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Athletics Pitcher Dave Stewart Is the Genuine Article

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BALTIMORE SUN

Dave Stewart did not go to Disneyland after the World Series. He did, however, go see the kids at the Ossian Carr Clubhouse, a chipped, cracked Boys Club house in Oakland, not far from where he was raised. Stewart went so many times, in fact, that he lost count.

He also spent a lot of time at another Boys Club house in Oakland, went into seven elementary and middle schools to talk to kids, went into a dozen other schools gathering toys for the underprivileged at Christmas, helped organize four fund-raisers for victims of the Bay Area earthquake and testified before a Senate subcommittee on the necessities of sports for kids.

Oh, and he also put on a charity picnic that raised $35,000, helped run his non-profit organization and spent countless hours on the schoolyards and playgrounds where he was weaned, playing basketball and baseball and just mingling. “If there was a softball game going on and they had an extra glove, I played,” Stewart said Wednesday in the Oakland Athletics’ clubhouse at Memorial Stadium.

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You would think he did not leave enough time to keep his pitching arm in shape. Wrong. Coming off a year in which he won 21 games and was named the World Series’ Most Valuable Player, he is off to a 4-0 start after beating the Orioles the other night, looking very much on his way to his fourth straight 20-win season. Baseball does not have a more dependable pitcher right now.

“But when the average person comes up to me on the street,” he said, “they tell me that while what I’m doing on the ball field is great, what I’m doing off the field, going back into the community and giving back, that’s what the people tell me they really appreciate the most.”

In these difficult, cynical days, with millionaire ballplayers charging for autographs and bubble-gum cards trading for hundreds of dollars, we have come to suspect that publicists are behind stories of warm-hearted athletes. We have seen too many stars who lectured on drugs wind up in detox. Our reflex is to deny the genuine article when it comes along. But you can’t deny Dave Stewart. You just can’t.

He is 33 years old, earning $3.5 million a year and standing at the top of his profession, and he has a conscience the size of his paycheck. He doesn’t carry on with this altruistic agenda because it looks good in the newspapers or because his agent told him it was a good idea. “I’ve been doing this all my life,” he said. “Why should I stop now?”

It’s true. He worked for the Boys Club in Oakland from age 12 all the way through high school--today he is on the board of directors--helping keep the clubhouses safe and functioning. He kept at it in the off-season after he signed a contract with the Dodgers in 1975 and trundled off to the minors. “They called me assistant program director back then,” he said. “They called all the kids that.”

After he reached the majors in the early ‘80s, he would come home to Oakland after the season, call elementary schools and offer to come speak about education and drugs. The schools didn’t call him. He just wanted to do it.

“I know a lot of people today feel that athletes are people who forget where they come from once they make something of themselves,” he said. “I don’t know if that’s true. I hear a lot of fans say it. But I don’t claim to speak for the whole game. All I know is my parents didn’t raise me that way.”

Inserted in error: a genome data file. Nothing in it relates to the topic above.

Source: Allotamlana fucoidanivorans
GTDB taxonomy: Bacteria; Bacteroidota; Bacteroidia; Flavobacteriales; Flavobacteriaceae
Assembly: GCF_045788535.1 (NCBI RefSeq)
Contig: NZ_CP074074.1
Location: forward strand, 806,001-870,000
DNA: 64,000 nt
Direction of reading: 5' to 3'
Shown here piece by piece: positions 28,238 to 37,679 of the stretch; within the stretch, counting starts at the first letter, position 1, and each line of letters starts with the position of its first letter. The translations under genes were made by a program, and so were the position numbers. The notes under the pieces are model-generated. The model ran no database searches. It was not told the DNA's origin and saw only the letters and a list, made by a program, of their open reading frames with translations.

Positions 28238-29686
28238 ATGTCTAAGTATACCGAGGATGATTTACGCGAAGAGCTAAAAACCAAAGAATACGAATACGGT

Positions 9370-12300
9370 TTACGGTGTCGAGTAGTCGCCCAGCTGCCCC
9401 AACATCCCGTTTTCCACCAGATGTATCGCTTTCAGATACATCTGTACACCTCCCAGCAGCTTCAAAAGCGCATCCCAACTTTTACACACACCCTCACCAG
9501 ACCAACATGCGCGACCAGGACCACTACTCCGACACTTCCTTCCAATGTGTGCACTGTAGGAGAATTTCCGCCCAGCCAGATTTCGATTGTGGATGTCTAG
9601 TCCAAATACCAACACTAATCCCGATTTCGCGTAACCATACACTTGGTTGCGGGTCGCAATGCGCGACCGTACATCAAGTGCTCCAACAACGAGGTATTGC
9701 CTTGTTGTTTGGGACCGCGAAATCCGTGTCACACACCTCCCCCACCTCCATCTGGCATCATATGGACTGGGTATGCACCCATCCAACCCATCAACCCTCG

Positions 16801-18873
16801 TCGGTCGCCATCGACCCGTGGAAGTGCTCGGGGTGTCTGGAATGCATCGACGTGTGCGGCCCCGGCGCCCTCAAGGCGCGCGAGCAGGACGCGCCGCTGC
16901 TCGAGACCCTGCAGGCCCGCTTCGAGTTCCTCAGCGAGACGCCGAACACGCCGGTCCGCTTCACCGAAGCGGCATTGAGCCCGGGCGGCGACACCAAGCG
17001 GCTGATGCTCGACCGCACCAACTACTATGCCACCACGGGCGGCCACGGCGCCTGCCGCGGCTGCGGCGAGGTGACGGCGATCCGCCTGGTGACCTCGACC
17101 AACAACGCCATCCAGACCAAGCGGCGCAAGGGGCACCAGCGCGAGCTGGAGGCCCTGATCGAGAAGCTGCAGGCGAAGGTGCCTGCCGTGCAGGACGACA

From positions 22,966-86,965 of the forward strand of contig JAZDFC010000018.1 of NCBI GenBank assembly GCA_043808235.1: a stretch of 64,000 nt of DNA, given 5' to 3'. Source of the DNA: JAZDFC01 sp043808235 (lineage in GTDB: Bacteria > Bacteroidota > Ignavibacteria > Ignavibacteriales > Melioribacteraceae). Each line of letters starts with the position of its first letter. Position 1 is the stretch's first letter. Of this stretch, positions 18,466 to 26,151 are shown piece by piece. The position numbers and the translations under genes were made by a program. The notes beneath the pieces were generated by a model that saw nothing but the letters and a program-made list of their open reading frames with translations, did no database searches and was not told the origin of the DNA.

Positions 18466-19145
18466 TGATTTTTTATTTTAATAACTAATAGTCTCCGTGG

He grew up in East Oakland, one of the city’s poorest neighborhoods. His father was a longshoreman who believed in hard work and didn’t want Dave to play baseball because it had no future. His mother worked at a cannery down the block. The temptations of inner-city life were all around, but Stewart did not submit.

“I had the chance to grow up and turn into a pretty bad adult,” he said, “and I didn’t. The reason in large part is that I was involved in projects and organizations and sports, and around the right people. I received. That’s why I give now. I received before I gave. To me, if someone gives you a present, it doesn’t seem right unless you give them something back.”

He is able to give much more since his sudden evolution into an All-Star pitcher. He had a 30-35 career record and had been released by the Phillies when the A’s gave him a tryout in the visitors’ bullpen at Memorial Stadium in May 1986. “(Former Orioles general manager) Hank Peters didn’t even come down for a free look,” he said. Since that day, he has a 75-39 record.

One of the byproducts of his success is that he became sufficiently rich and famous to start Kidcorp, a non-profit group that solicits corporate support for children’s causes. It also operates support programs for teen-age mothers, drug education programs and special-education classes, and sponsors four Little League teams, two softball teams, a track team, a dance group and a summer camp.

Stories of his hands-on work with earthquake victims were widely circulated last fall. Now he is lobbying against the return of the Raiders, his lifelong favorite football team, to Oakland.

“The timing (of the Raiders’ move) is just all wrong,” he said. “The city government is talking about cutting out high school sports programs, and we’re off guaranteeing the Raiders hundreds of millions of dollars. It stinks. The priorities are all wrong. We have pressing problems that need to be addressed in Oakland, problems that cities all over the country have. We should address them.”


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